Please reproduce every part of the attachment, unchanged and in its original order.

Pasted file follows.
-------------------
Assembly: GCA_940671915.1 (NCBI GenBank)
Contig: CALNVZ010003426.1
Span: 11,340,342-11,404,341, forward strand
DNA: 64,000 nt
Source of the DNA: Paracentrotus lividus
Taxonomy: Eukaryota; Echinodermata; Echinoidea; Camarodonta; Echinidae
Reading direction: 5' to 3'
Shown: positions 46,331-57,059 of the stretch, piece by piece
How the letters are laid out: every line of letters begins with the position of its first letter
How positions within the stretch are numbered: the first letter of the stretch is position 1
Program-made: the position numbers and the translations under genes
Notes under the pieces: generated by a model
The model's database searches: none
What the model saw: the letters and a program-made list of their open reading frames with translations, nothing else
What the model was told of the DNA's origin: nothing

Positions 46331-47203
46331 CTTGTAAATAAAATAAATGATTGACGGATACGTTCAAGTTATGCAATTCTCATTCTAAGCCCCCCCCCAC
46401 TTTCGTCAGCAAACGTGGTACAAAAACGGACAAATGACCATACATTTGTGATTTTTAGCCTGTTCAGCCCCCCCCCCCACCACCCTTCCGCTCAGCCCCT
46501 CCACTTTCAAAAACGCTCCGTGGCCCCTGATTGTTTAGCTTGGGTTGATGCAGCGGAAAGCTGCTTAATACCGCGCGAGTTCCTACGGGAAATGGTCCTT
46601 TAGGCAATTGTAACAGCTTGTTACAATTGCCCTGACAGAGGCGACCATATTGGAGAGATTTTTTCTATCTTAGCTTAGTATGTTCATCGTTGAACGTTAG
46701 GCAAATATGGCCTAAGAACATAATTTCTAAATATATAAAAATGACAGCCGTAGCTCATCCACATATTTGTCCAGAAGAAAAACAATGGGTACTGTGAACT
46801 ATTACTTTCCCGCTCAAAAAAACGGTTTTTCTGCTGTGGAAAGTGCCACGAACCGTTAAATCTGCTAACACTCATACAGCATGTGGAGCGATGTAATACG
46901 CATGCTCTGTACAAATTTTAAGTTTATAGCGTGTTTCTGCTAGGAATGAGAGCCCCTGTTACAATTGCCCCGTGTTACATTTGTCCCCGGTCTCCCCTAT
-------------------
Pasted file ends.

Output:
Assembly: GCA_940671915.1 (NCBI GenBank)
Contig: CALNVZ010003426.1
Span: 11,340,342-11,404,341, forward strand
DNA: 64,000 nt
Source of the DNA: Paracentrotus lividus
Taxonomy: Eukaryota; Echinodermata; Echinoidea; Camarodonta; Echinidae
Reading direction: 5' to 3'
Shown: positions 46,331-57,059 of the stretch, piece by piece
How the letters are laid out: every line of letters begins with the position of its first letter
How positions within the stretch are numbered: the first letter of the stretch is position 1
Program-made: the position numbers and the translations under genes
Notes under the pieces: generated by a model
The model's database searches: none
What the model saw: the letters and a program-made list of their open reading frames with translations, nothing else
What the model was told of the DNA's origin: nothing

Positions 46331-47203
46331 CTTGTAAATAAAATAAATGATTGACGGATACGTTCAAGTTATGCAATTCTCATTCTAAGCCCCCCCCCAC
46401 TTTCGTCAGCAAACGTGGTACAAAAACGGACAAATGACCATACATTTGTGATTTTTAGCCTGTTCAGCCCCCCCCCCCACCACCCTTCCGCTCAGCCCCT
46501 CCACTTTCAAAAACGCTCCGTGGCCCCTGATTGTTTAGCTTGGGTTGATGCAGCGGAAAGCTGCTTAATACCGCGCGAGTTCCTACGGGAAATGGTCCTT
46601 TAGGCAATTGTAACAGCTTGTTACAATTGCCCTGACAGAGGCGACCATATTGGAGAGATTTTTTCTATCTTAGCTTAGTATGTTCATCGTTGAACGTTAG
46701 GCAAATATGGCCTAAGAACATAATTTCTAAATATATAAAAATGACAGCCGTAGCTCATCCACATATTTGTCCAGAAGAAAAACAATGGGTACTGTGAACT
46801 ATTACTTTCCCGCTCAAAAAAACGGTTTTTCTGCTGTGGAAAGTGCCACGAACCGTTAAATCTGCTAACACTCATACAGCATGTGGAGCGATGTAATACG
46901 CATGCTCTGTACAAATTTTAAGTTTATAGCGTGTTTCTGCTAGGAATGAGAGCCCCTGTTACAATTGCCCCGTGTTACATTTGTCCCCGGTCTCCCCTAT